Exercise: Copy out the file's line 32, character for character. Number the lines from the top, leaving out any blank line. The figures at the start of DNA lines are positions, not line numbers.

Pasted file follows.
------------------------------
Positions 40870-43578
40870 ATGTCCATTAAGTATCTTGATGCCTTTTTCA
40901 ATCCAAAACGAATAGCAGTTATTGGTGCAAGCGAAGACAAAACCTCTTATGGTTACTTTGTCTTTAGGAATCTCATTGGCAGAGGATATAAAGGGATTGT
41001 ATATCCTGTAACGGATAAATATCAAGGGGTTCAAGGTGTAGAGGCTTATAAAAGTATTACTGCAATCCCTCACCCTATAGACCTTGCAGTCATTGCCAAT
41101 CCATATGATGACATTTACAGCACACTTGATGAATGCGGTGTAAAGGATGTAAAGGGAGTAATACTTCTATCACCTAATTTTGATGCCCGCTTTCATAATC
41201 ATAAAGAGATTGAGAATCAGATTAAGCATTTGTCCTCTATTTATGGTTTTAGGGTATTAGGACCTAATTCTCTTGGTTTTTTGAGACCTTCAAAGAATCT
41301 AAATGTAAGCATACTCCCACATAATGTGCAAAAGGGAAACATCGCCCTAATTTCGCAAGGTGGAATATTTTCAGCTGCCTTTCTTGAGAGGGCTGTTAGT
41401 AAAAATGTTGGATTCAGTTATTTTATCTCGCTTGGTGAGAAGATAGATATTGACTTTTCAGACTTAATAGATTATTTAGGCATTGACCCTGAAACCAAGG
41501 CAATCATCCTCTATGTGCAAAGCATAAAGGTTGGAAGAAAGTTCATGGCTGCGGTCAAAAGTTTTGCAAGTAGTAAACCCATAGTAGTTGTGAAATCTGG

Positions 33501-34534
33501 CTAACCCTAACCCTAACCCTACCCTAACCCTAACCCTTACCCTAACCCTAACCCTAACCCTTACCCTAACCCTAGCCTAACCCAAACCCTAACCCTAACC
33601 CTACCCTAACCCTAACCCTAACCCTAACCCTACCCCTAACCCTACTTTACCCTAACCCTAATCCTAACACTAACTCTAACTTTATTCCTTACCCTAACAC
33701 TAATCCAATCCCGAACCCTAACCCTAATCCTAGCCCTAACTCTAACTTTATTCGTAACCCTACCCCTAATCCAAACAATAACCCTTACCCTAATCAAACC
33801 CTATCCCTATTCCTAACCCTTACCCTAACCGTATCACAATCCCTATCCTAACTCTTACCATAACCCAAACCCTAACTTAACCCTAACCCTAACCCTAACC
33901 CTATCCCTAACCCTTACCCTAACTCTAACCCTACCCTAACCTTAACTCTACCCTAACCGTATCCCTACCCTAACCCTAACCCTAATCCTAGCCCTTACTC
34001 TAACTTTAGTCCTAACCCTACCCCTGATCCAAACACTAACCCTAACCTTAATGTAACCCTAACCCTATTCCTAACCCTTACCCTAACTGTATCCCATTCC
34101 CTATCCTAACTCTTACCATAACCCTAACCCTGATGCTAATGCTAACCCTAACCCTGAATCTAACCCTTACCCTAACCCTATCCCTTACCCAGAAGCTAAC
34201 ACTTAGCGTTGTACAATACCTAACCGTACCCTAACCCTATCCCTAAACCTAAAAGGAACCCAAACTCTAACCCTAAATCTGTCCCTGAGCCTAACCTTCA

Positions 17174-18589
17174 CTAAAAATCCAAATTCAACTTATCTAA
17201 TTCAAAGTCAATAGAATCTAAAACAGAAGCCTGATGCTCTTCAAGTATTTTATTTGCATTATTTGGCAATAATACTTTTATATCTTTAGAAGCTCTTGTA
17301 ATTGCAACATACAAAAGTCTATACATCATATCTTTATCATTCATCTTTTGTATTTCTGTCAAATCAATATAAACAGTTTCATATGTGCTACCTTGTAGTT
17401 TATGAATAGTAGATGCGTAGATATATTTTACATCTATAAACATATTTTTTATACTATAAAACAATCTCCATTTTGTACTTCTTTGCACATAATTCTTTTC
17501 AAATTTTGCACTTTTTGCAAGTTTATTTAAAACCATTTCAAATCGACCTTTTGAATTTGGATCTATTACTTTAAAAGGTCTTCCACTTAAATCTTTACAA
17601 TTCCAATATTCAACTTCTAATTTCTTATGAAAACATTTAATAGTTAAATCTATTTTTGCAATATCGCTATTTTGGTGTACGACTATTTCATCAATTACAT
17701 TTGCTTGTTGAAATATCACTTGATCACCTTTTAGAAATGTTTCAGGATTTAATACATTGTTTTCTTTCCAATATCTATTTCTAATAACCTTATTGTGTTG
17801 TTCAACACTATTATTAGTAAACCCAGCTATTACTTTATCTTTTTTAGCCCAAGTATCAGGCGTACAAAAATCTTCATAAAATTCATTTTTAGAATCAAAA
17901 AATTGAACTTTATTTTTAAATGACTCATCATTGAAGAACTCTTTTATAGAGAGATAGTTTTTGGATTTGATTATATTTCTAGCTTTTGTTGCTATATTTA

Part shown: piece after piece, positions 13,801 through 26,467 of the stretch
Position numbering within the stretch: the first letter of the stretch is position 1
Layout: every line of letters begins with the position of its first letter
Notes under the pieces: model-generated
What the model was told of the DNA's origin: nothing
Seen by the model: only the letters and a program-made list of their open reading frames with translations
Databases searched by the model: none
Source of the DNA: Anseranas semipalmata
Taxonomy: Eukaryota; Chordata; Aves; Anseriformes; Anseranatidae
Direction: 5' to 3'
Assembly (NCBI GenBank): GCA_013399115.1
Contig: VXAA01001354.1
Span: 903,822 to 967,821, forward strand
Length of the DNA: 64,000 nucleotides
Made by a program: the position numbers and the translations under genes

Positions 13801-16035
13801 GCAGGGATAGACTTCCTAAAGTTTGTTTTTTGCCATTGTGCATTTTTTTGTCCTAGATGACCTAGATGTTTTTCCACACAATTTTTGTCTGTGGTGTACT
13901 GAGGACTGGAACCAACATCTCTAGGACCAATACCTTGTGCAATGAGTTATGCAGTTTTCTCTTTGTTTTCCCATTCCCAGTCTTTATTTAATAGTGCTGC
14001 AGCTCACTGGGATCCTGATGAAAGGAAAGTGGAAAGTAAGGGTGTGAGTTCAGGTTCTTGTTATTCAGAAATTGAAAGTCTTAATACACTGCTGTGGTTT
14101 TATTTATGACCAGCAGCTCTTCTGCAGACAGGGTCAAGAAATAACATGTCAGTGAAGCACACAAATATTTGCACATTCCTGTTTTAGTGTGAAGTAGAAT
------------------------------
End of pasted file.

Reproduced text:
Notes under the pieces: model-generated